Rapidly switching platforms and tactics is a difficult way to find ROI, especially when large amounts of budget are involved. It takes time to grow into a platform - no matter what it is. Leaving behind equity built up is one of the most expensive things marketers can do. We see this a lot in the sponsorship world as part of the 3-and-out issue. Brands come in fast in year one by spending loads of money, and then they have a reality check in year two without much enhancement, then inevitably in year three they fade.
Set yourself up so that everything you do enhances what you already have, creating new layers of value. This approach takes discipline and can be especially difficult to stick with during difficult or unusual operating environments but will prove endlessly valuable for your brand.
Don't mistake repetitive with consistent.
Chances are your message is only repetitive to you, because you live and breath the messaging every day. Think of your experience with other brands. Is their messaging repetitive to you, or is it thoughtfully consistent? Since your audience isn't seeing you or hearing from you every single day in the same place, you want to make sure each time you do connect with them, it is aligned.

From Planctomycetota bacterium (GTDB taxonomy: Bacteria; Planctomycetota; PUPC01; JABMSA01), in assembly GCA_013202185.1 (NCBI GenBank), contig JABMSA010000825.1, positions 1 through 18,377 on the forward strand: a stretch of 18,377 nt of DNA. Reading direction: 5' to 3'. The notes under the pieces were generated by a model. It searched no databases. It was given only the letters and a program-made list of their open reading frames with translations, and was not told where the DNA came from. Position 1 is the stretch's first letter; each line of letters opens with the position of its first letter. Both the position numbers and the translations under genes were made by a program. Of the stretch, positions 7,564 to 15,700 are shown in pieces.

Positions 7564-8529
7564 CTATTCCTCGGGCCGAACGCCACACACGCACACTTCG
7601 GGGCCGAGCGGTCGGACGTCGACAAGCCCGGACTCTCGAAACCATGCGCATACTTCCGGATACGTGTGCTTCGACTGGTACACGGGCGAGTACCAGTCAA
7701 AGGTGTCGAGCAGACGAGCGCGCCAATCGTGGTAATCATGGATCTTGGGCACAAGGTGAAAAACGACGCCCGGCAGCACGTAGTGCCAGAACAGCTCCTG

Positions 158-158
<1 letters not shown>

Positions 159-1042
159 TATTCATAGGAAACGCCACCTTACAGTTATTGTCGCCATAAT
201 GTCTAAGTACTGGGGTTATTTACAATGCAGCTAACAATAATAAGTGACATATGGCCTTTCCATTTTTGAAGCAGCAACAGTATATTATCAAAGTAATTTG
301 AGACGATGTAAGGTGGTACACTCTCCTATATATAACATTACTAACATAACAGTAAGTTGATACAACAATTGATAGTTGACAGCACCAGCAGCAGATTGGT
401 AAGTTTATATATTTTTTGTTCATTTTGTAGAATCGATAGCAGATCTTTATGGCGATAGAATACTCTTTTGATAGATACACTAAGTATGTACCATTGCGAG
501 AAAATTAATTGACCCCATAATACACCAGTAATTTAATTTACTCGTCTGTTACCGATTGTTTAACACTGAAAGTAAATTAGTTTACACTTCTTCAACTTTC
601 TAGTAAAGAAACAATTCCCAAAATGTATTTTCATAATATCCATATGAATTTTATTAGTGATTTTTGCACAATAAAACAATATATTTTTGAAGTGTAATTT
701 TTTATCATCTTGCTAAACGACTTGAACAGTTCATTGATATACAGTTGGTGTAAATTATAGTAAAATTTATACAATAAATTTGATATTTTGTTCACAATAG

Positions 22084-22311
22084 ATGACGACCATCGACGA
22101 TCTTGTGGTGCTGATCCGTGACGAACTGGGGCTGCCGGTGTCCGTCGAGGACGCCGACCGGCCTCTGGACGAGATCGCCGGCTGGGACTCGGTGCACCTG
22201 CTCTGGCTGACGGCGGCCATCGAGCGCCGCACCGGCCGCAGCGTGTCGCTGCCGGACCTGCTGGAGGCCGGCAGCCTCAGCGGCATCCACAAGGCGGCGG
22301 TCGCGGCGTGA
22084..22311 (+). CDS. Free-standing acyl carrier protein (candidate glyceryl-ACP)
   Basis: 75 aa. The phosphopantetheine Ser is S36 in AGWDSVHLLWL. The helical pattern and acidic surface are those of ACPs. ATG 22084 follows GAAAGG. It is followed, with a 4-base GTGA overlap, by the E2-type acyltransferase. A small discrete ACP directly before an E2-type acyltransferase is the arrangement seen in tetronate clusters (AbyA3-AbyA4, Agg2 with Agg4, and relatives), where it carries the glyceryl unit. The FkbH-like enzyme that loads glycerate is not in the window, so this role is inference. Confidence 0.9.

The best messaging is consistent and each tactic introduced allows the idea to build on itself in a new way. This is the constant force that builds up to ultimately become a brand.
Marketing wizard Seth Godin has written about the power of consistency in many ways. He identifies two dangerous points of failure that many of us are guilty of:
One, when we ignore the drips around us and discover that we've been swamped by incremental culture change that we didn't see coming. And second, when we think a few chaotic but heartfelt claps are going to be sufficient to have an impact.
The regular and recurring actions aren't always so glamorous, but over time, they make all the difference in the world. With many things constantly shifting internally, it pays to invest in consistency.
Updated for added value.